When the call to serve full-time came, he felt led to take it on. Rosalind didn’t see that coming but told him that she would fully support him. “I was cognizant enough to know that I’m not going to mess with God’s call,” she says simply.
Her approach to God’s call for Edinburgh was the same. It wasn’t easy and it came with its challenges. Her CFO had to fight for her application as her company questioned why she was not taking up her post-graduate degree at a more prestigious university.
At the same time, the wife and mother had doubts about whether she could return to student life after more than a decade. But the biggest challenge was uprooting her family yet again, as they had already moved twice in the past three years.
“I was very at peace at that time, so I told God ‘if You want me to go, You will open the door even though things don’t seem to be in my favour. If You don’t want me to go, You close the door and I’ll also be okay.”
A student of both books and God’s Word
At that point in Rosalind’s life, everything was comfortable and established. There seemed to be no need to trust God or depend on Him for any of her needs. Her faith felt dry; she felt like a nominal Christian despite being an elder in the church.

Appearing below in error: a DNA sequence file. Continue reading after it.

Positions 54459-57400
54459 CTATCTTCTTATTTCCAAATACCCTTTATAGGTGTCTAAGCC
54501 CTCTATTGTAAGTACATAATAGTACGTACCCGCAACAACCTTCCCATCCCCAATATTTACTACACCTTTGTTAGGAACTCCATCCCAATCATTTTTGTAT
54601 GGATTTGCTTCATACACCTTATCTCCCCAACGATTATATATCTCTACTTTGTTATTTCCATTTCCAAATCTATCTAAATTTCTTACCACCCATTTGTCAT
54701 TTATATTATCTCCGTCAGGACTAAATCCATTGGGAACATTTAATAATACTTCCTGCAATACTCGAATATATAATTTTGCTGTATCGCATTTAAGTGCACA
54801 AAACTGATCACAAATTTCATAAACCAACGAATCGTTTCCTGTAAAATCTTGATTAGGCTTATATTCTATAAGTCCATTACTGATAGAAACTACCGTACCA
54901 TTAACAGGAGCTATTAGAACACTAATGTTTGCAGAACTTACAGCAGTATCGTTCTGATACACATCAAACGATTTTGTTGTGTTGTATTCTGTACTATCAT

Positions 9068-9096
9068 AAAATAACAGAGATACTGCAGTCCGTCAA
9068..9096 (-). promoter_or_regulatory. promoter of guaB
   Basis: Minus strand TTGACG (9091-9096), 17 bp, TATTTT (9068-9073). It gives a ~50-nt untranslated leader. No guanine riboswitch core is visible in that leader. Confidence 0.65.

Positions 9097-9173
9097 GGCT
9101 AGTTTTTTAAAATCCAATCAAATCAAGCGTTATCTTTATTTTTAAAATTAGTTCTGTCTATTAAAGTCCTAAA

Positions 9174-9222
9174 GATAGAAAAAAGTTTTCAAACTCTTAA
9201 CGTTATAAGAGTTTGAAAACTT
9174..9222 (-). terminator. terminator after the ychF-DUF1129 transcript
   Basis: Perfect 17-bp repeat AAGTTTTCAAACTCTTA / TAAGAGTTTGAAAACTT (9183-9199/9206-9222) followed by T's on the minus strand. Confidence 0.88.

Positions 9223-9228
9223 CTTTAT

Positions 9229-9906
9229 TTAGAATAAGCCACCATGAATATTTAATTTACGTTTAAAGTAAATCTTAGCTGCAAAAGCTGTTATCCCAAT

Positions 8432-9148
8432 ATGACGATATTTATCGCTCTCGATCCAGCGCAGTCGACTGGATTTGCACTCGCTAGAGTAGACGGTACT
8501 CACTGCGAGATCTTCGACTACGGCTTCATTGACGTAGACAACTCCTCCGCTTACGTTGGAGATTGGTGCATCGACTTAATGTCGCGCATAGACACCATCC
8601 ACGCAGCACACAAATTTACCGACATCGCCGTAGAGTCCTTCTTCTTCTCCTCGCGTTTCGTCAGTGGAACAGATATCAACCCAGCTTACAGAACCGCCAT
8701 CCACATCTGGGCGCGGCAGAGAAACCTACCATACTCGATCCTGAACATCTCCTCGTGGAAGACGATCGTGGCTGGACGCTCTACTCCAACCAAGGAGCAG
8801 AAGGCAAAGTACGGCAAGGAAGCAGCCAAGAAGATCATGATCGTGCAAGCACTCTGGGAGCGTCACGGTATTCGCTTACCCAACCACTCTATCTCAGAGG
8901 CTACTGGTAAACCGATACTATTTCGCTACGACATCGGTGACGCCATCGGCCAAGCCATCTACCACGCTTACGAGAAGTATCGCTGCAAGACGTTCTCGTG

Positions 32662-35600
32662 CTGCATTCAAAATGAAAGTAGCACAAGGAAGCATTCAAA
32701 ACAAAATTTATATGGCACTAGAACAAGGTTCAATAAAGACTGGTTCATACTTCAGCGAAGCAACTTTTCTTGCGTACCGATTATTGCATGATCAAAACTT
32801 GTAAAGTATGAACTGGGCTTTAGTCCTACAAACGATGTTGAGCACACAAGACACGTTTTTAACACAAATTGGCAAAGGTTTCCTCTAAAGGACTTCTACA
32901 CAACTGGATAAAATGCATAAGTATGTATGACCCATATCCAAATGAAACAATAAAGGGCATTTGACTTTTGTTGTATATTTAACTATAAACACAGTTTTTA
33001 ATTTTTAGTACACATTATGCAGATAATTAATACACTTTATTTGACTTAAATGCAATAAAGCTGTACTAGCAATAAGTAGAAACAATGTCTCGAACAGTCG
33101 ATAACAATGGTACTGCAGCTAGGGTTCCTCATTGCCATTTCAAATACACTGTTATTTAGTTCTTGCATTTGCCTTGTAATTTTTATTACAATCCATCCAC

One day, she prayed, “God, can you give me two things? Firstly a desire for Your Word again; and secondly, the discipline to study Your Word. Otherwise, I’m just going to die [spiritually] on this plateau.”
In that season, her university days came back to mind. Her Penang years had given her solid grounding and she was regularly spending time with the Lord. Her spiritual eyes and ears were open and alert to the Holy Spirit’s leading; she could hear Him speak everywhere.
Rosalind loved and missed being in such a close relationship with God. But she didn’t know how to get back into that sacred space. And then it dawned upon her that Edinburgh may be just where her faith could be revived.
“God was very sweet, I actually got my offer letter dated on my birthday, even though it was given to me much later. I remember thinking, “God, You just know how to pull my heartstrings!”
So in August 2016, her whole family left for Edinburgh. As an MBA student, Rosalind’s classes were intense and she needed to do well because she was on a scholarship. And yet by God’s grace, she made pockets of time to become a student of God’s Word as well.
“It’s not so much the time, but the priority. If I’m going to spend time studying and highlighting books on economics, business administration and more, why am I not doing it for God’s Word?”
Her husband supported her journey all the way by taking on the role of a stay-at-home dad, giving her room for self-development and reestablishing her walk with God.
In September 2017, she finished her degree and returned to a new role in a different department, where she stayed for the next two years. But Rosalind knew her years with the company were drawing to a close.
She just didn’t know God’s next steps for her yet.